By: Shannon Vyff Shannon Vyff Fri, 23 Mar 2012 05:34:15 +0000 Dystopic futures have always been popular, as a warning but also to make people feel better about the time they live in. Cryonicists are faulted for pointing towards a “better” future, because they are not appreciating the time and lives they have. I personally don’t think we will see great developments in space travel or medicine until it becomes profitable to invest in them, the costs are too high currently. It is hard to be optimistic about the future, I think it is more realistic to think it will have the same sort of problems we have today. I’ve always wondered why there aren’t more science fiction writers signed up for cryonics, but of course many wouldn’t want to live in the future they envision.

By: chronopause chronopause Tue, 28 Feb 2012 00:39:40 +0000 The comment you made about THE PROSPECT OF IMMORTALITY belonging on Don Draper’s bookshelf has stuck with me. It struck me as dissonant, because I can’t imagine Don Draper as a cryonicist, and yet right on the money, because the book does belong on a bookshelf in that show. To me, Draper doesn’t fir the bill because he doesn’t know who he is and he hasn’t figured out what life and death “mean” – he’s still in the puzzled stage. I could more easily see the book on the shelf of Bertram Cooper (next to his copy of ATLAS SHRUGGED), Roger Sterling, or perhaps the self-absorbed and narcissistic Peter Campbell. Roger Sterling and Bertram Cooper both remind of actual cryonicists from that era – a bit of Curtis Henderson in his Gray Flannel Suit days and/or Bob Krueger a la the RAND corporation.

By: chronopause chronopause Thu, 23 Feb 2012 03:45:50 +0000 Mark, as usual, you make a number of important and interesting points.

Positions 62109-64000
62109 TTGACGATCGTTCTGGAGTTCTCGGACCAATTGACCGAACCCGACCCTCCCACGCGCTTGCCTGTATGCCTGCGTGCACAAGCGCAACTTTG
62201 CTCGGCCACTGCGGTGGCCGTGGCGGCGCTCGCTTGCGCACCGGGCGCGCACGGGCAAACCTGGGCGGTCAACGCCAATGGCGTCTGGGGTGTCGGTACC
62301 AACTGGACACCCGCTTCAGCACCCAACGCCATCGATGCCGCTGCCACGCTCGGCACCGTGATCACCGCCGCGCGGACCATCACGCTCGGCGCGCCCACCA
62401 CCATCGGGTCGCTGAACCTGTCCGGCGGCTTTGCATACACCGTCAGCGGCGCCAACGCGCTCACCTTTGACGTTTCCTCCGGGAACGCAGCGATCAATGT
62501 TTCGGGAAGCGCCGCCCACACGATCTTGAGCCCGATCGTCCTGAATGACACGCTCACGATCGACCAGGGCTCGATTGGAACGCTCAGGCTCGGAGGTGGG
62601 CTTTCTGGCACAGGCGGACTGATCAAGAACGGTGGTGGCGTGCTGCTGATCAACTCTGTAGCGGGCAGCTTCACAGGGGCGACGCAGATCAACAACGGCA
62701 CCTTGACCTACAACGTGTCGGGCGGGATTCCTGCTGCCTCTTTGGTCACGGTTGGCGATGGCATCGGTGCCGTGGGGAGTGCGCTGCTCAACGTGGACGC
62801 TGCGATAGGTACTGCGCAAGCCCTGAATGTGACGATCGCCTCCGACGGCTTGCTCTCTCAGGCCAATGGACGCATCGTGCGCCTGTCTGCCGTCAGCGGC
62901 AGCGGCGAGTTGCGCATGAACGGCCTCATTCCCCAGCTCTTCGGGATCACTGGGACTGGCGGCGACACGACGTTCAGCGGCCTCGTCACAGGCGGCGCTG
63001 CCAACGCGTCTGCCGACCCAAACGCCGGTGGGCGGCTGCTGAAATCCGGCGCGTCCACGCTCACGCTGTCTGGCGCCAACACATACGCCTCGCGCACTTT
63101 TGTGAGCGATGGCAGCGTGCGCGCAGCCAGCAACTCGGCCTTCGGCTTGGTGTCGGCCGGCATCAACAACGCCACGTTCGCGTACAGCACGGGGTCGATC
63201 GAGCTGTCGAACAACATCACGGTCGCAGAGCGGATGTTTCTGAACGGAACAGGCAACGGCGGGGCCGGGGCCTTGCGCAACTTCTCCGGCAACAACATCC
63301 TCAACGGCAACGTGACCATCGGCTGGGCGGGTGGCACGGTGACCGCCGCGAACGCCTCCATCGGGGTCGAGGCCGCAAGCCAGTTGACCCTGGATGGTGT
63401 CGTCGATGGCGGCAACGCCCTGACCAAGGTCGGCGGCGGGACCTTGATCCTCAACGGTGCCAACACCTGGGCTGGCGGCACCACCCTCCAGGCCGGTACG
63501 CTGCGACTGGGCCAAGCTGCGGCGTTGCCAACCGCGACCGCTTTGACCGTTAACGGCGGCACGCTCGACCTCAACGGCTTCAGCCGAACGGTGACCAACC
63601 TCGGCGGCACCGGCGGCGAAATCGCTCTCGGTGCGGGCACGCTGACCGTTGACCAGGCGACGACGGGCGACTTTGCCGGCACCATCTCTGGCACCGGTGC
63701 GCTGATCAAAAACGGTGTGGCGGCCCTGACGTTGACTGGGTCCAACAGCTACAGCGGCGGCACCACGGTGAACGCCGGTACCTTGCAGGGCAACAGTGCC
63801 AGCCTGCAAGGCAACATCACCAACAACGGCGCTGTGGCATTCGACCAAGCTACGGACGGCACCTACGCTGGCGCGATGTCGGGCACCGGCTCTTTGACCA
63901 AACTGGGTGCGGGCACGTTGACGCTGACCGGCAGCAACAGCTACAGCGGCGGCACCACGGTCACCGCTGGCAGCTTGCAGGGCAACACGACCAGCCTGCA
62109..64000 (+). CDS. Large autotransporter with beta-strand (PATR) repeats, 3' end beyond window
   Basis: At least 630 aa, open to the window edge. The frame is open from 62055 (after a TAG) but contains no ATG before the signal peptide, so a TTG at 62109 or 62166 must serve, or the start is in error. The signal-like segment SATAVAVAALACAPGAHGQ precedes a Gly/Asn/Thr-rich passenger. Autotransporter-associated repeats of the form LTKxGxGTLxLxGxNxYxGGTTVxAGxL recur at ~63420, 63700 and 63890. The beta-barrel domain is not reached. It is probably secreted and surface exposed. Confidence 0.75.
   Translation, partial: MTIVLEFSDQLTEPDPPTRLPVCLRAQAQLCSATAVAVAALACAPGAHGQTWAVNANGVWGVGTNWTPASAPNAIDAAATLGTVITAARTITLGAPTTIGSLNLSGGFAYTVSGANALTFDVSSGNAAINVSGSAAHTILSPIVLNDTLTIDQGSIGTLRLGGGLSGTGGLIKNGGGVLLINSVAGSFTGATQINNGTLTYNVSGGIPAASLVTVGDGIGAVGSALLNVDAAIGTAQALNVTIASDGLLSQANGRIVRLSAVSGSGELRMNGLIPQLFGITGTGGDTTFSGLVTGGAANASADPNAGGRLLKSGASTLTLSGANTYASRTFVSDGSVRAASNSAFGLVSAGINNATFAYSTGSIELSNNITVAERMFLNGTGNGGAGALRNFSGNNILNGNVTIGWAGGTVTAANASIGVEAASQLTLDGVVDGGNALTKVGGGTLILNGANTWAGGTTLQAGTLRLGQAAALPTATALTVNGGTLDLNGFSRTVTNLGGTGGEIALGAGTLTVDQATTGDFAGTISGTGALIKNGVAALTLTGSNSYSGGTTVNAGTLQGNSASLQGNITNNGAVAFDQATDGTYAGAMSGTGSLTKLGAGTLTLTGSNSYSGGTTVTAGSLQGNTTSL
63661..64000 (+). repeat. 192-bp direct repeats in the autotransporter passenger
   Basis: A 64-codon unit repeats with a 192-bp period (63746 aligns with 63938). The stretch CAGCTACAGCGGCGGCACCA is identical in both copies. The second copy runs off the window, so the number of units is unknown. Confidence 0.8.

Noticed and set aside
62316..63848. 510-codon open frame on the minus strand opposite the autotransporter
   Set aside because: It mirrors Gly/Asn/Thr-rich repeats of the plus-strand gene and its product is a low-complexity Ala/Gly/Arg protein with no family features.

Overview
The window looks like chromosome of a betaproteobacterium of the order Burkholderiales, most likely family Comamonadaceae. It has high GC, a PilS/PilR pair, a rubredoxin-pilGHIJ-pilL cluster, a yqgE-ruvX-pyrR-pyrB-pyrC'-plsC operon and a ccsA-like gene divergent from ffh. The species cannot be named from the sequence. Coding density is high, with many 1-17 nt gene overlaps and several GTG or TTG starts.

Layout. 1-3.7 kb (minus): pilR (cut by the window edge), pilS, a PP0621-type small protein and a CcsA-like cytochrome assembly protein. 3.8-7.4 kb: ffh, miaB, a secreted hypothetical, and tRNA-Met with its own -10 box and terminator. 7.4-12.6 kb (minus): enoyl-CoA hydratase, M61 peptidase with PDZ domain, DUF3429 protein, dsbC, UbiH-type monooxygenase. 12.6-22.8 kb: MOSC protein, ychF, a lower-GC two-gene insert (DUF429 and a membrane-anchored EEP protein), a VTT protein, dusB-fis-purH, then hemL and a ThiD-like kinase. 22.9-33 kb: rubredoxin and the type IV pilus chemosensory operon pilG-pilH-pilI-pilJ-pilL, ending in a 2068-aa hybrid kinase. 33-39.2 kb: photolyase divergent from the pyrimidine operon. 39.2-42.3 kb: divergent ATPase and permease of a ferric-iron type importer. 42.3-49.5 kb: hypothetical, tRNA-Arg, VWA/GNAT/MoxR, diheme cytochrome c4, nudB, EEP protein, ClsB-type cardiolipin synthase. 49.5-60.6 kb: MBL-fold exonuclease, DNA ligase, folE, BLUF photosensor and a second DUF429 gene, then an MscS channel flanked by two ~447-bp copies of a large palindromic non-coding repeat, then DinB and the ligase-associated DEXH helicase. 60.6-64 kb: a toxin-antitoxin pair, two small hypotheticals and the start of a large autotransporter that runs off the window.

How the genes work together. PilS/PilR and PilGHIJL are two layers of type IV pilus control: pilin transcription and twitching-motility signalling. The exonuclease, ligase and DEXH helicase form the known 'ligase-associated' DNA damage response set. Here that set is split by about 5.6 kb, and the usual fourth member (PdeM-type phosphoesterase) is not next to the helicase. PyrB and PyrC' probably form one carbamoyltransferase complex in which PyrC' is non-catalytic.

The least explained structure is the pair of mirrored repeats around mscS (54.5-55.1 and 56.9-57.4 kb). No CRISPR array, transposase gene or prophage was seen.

One area where I think I disagree with you is over what constitutes the real “paleofuture.” It’s true that the 1950s vision of the future with lunar colonies, manned missions to Mars and atomic trains didn’t happen. It is also true that universal nanoassemblers are not on-line today, in 2012. And it is surely the case that many, if not most of the imagined future technology from the 1940s, such as “flying flivers” replacing automobiles, have not materialized and are almost certainly not going to… However, it’s not fair or wise to lump all past visions of the future together and more or less concede that they are discredited, incredible, or impossibly dated. There is a difference between sound and essential ideas which the culture fucked over, and naive or ridiculous ones which the culture justifiably ignored.

For many commonsense, practical reasons, flying flivers were never in the cards – indeed, those reasons were raised at the time and only a lot of uninformed hand waving about the “wonders of tomorrow” made them seem even remotely credible. Ditto atomic trains and much of the imagined nuclear infrastructure that has not come to be, such as using hydrogen bombs to carve out new harbors, or another, deeper Panama Canal. The point here, and it is a critically important one, is that some things that didn’t come about, really should have, and in fact really must do, because without them we are lost – not just as individuals – but as a species. Extraterrestrial “colonization” or mastery of the universe outside of earth is not a luxury, and idle dream, or an option. It is an absolute prerequisite for our survival. This is so obviously true on so many levels that it still astounds me when otherwise reasonable people ridicule it, or deny its central importance to our long term survival. So, the fact that the culture regards this technology as part of a “paleofuture” is their problem more than ours. In fact, it is incumbent upon us to rub their noses in that “past future” until they acknowledge the error of their ways. So, if some hip young guy today says that a lunar colony or an L5 colony is “That’s so retro, so last century and we should forget about it, dude,” my response is going to be some version (polite, or not so polite) of “You’re a fucking idiot!” The fact is, THEY are the ones stuck in a paleofuture, whether they know it or not.